Travel photography is probably one of the most misunderstood fields of commercial photography. For most photographers, the only requirement for shooting travel images is for them to be somewhere new, but the reality is quite different. The good news is, this mass misconception means there’s great opportunity for the photographers who do get it right.
Travel photography is as commercial as it gets. Travel photography buyers desire images that actively sell the destination or the experience. They need the kind of photography that engage the reader and leave them needing to do it all themselves.
Usually, that means using images of people enjoying the destination or experience.
The difficulty they are facing is most photographers are only going to be shooting holiday snaps, rather than commercial travel images. Most photographers think about travel photography simply as images taken on their own travels, and little thought is given to the end use. They shoot whatever they see, as they see it, and focus on the physical features alone.
As a result they’re simply documenting their travels, making an individual record, with very little thought of sharing and selling the experience itself.
Don’t misunderstand me here: the physical record type shots can and do sell: the iconic landmarks, the famous vistas, the local wildlife, the buildings, bridges and skylines. There’s a definite demand for each one of them, but when you start researching the market you will soon see that these only make up a small part of the images used. The great majority of images used in travel guides and brochures fall into the travel-lifestyle category: travellers experiencing the destination.
This supply-and-demand problem is compounded by the undeniable fact that everybody shoots the iconic shots, and they have been shooting them since cameras were invented. It is also fair to say that most travel photography publishers are also going to have their own in-house collection of the iconic shots they use most frequently. So if that is all you shoot, you are going to face massive competition for a tiny piece of the potential sales.
So when you start shooting travel stock images that focus on the visitor-experience, you are targeting a gap in the market with much lower competition and noticeably higher demand. If you can then create the types of images that engage the viewer and fire their imagination… making them want to experience it for themselves then you’re shooting commercial travel photography.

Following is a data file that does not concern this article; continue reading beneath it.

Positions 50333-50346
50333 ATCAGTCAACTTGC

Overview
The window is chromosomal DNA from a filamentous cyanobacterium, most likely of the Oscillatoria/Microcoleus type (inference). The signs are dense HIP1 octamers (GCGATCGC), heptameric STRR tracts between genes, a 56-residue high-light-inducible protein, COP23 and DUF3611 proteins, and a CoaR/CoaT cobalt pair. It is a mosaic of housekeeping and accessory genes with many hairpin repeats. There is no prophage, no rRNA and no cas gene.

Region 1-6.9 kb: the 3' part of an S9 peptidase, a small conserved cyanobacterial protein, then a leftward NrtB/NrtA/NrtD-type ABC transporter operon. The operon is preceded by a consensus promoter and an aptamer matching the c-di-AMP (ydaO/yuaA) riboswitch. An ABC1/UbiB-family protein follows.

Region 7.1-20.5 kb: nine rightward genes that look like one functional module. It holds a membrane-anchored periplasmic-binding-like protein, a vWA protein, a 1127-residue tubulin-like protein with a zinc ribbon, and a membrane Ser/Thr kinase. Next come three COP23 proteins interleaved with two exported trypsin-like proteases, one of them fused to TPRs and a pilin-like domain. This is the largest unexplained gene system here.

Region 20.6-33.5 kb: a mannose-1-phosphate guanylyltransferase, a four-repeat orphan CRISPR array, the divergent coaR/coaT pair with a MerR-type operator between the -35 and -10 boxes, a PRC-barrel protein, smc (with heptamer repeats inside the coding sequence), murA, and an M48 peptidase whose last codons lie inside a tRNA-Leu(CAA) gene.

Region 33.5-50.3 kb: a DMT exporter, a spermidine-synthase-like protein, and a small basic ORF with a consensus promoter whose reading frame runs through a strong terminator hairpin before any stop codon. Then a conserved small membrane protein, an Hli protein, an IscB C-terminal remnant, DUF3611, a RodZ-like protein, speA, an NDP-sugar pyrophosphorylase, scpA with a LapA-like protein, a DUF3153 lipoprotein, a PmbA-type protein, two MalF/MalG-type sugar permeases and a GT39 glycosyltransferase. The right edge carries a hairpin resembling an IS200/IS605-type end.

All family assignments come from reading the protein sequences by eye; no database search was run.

The added bonus of concentrating on the visitor experience is that as soon as people are included, photo-buyers are going to want current images… ie images showing contemporary hairstyles & fashions. So these are the shots that are always in demand and can’t always be found in the in-house collection.
The destination could be a 2000 year old landmark that’s been photographed a million times, but the people viewing it will need to be contemporary, so there will always be a genuine demand for fresh new images of the feature.
Most of this is straightforward common-sense, once you take a Client-centric approach and plan & shoot for your end-user instead of yourself. Research your destinations, identify the landmarks and icons, but take a little more time to completely understand the total experience of the destination and make it your goal to capture & convey that.
The good news is, most photographers won’t do any of this, so any time you do it, you’ll be stepping out from the crowd. And when you create the kind of travel images that the audience wants to immerse themselves in to experience it all firsthand, then you’ll be shooting the sort of travel images that sells themselves.